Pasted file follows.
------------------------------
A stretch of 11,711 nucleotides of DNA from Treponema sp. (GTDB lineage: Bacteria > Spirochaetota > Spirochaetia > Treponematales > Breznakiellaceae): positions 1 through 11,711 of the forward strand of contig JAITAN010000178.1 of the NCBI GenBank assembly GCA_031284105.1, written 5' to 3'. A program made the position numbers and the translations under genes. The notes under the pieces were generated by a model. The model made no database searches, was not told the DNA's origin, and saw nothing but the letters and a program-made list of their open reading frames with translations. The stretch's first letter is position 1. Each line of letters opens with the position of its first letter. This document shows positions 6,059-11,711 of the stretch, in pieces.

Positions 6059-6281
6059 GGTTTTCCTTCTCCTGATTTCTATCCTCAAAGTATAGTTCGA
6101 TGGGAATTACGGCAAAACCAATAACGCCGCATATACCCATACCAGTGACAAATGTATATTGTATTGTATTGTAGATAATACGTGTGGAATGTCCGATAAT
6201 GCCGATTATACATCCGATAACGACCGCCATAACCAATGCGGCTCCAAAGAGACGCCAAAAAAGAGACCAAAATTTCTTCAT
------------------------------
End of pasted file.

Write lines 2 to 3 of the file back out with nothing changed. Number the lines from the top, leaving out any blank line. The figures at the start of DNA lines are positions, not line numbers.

Positions 6059-6281
6059 GGTTTTCCTTCTCCTGATTTCTATCCTCAAAGTATAGTTCGA